The direct-impingement Ranger is equipped with an SLR Rifleworks click-adjustable gas block that allows you to tune the rifle for running with or without a suppressor. The 16-inch barrel is threaded 5/8x24 and comes with Wilson’s own Q-Comp hybrid brake/compensator. This muzzle device produces virtually no muzzle flash while helping control recoil and muzzle blast.
Standard Ranger rifles come with a 10-inch Wilson Combat M-Lok handguard with three Ergo rail grips with the Wilson Falcon logo, but the rifle I tested came equipped with a 12.6-inch Wilson Combat handguard.
Ranger rifles feature a six-position Wilson Combat Rogers Super-Stoc with a quick-release lever and reversible cam lock. The Super-Stoc has a sling loop and a QD swivel sling mount for maximum flexibility.
A Wilson Combat/BCM pistol grip, with Wilson’s trademark starburst texturing pattern, is standard on this rifle, and there’s a trapdoor on the base of the pistol grip that provides access to a waterproof storage compartment.
The Ranger also features Wilson’s M2 Tactical Trigger Unit, which is made with premium CNC-machined or EDM parts from bar stock for a smooth, crisp, four-pound break. The upper and lower receivers are hard anodized with Armor-Tuff finish, and each of these rifles sports Wilson’s Bullet Proof ambidextrous charging handle.
One of the .350 Legend’s selling points is it fits in an AR-15 magazine. But fitting and functioning aren’t the same thing, and while the Legend does indeed fit neatly in a standard AR, it doesn’t always function properly.
The rib in a standard 5.56 AR-15 magazine is designed to keep the cartridge properly oriented, but the 5.56-style rib isn’t optimal when shooting larger cartridges like the .300 BLK because cartridges begin to “nose in.” That’s why fans of the Blackout cartridge either buy mags modified for the .300 BLK or simply whittle down the internal rib to increase capacity.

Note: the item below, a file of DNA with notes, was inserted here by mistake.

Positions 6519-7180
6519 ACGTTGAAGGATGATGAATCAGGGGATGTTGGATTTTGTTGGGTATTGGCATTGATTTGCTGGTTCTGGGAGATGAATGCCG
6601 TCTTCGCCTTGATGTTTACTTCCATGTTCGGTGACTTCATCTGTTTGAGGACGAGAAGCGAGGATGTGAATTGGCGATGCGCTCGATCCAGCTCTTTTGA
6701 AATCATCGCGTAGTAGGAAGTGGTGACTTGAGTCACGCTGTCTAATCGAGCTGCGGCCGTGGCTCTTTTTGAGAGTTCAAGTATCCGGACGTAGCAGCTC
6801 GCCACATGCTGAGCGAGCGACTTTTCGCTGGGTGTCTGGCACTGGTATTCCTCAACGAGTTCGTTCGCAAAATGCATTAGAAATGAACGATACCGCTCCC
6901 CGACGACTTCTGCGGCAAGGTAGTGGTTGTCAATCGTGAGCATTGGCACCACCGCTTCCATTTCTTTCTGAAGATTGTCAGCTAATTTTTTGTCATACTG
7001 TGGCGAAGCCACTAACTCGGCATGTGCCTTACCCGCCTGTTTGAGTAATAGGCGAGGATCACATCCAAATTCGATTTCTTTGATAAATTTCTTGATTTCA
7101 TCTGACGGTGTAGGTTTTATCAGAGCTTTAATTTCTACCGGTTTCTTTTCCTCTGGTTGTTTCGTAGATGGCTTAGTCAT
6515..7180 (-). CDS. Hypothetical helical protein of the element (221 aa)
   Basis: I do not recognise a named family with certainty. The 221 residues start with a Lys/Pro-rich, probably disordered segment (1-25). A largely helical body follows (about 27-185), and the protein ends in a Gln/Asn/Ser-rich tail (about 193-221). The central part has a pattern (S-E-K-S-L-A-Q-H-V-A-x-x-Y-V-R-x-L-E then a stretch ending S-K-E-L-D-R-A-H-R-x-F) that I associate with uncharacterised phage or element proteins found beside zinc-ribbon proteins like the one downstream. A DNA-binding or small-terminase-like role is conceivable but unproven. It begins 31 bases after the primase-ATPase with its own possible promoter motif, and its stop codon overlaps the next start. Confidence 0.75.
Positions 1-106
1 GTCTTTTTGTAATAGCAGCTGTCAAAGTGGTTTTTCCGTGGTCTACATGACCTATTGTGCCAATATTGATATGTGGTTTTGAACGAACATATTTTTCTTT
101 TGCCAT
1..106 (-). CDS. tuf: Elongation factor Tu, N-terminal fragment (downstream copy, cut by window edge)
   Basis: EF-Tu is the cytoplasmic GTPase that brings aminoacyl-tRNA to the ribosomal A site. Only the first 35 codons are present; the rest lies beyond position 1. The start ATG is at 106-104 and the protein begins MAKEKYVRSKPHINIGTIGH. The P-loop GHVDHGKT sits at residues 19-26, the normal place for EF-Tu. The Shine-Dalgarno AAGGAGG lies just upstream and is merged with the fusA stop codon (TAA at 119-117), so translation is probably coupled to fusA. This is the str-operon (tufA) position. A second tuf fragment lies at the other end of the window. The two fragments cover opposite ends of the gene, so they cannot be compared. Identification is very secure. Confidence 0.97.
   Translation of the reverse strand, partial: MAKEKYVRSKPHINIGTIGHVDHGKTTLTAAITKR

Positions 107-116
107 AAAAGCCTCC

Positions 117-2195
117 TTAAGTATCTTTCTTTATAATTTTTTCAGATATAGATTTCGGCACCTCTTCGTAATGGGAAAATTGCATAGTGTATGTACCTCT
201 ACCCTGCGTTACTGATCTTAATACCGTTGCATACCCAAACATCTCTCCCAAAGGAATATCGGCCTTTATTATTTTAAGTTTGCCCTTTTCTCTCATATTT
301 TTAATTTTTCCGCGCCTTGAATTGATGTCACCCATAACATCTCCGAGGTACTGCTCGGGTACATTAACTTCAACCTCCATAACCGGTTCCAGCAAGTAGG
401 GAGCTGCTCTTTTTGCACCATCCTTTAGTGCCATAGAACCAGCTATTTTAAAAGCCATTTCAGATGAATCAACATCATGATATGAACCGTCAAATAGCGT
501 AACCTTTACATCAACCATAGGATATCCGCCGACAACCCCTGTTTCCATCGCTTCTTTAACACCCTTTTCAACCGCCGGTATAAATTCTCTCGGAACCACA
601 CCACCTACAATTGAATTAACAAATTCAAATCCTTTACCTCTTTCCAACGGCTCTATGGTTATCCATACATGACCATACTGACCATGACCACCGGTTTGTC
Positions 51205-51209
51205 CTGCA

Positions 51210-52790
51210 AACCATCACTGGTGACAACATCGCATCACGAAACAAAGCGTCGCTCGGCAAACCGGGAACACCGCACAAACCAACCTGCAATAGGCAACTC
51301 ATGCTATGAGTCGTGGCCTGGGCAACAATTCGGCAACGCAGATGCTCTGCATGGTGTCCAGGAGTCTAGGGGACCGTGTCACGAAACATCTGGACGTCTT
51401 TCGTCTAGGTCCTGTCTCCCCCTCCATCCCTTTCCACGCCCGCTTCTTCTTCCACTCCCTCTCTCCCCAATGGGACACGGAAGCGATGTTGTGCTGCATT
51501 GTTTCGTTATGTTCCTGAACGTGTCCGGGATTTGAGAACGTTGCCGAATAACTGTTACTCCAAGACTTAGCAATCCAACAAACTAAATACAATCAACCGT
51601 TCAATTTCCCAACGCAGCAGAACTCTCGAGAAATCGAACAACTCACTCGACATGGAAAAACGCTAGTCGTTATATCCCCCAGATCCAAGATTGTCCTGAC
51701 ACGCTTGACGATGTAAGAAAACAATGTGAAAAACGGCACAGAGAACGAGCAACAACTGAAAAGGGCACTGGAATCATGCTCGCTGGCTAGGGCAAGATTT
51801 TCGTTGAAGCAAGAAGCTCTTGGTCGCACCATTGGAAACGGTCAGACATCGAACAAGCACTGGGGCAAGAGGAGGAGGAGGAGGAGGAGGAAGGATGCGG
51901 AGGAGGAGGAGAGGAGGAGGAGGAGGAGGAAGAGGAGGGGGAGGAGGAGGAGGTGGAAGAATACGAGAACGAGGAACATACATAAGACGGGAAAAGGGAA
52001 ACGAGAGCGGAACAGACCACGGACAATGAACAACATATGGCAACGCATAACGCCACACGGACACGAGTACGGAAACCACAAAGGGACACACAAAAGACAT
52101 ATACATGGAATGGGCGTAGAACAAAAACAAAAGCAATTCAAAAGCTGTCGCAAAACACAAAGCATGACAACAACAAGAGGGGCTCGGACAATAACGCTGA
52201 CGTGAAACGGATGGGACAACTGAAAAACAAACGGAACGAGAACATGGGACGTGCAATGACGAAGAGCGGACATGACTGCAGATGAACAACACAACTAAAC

“I found out on the .350 Legend you don’t really need any rib at all,” Wilson says. Early in his .350 Legend project, Wilson began modifying Lancer mags to properly fit the Legend, and those magazines have become extremely popular because they improve both capacity and reliability.
The Ranger .350 Legend packs a lot of high-tech features into a familiar AR package. And despite its long feature list, the Ranger weighs in at just six pounds, four ounces. With a Trijicon 3-9x40 AccuPoint scope in place, the whole rifle weighed seven pounds, seven ounces. That’s lighter than many bolt guns, and with a collapsed length of just 33.5 inches, the Ranger in .350 Legend is an ideal gun for thick brush or when hunting from a blind or tree stand.
Wilson himself has said that with the abundance and availability of parts, most any shooter can cobble together an AR for $500. The Wilson Ranger .350 Legend, though, carries a price tag of $2,300. Is it worth it?
Like Wilson’s 1911 handguns, his AR rifles are extraordinarily refined. The first thing you’ll notice on the Ranger is how smoothly the bolt moves in the receiver. The Armor-Tuff finish on the upper and lower receivers is smooth and even, and the overall construction of the Ranger is outstanding.
Wilson applies the same level of attention that’s usually reserved for 1911s to the AR-15, and that’s what really sets these guns apart. You may cobble together that $500 rifle, but it isn’t going to look or shoot like a Wilson.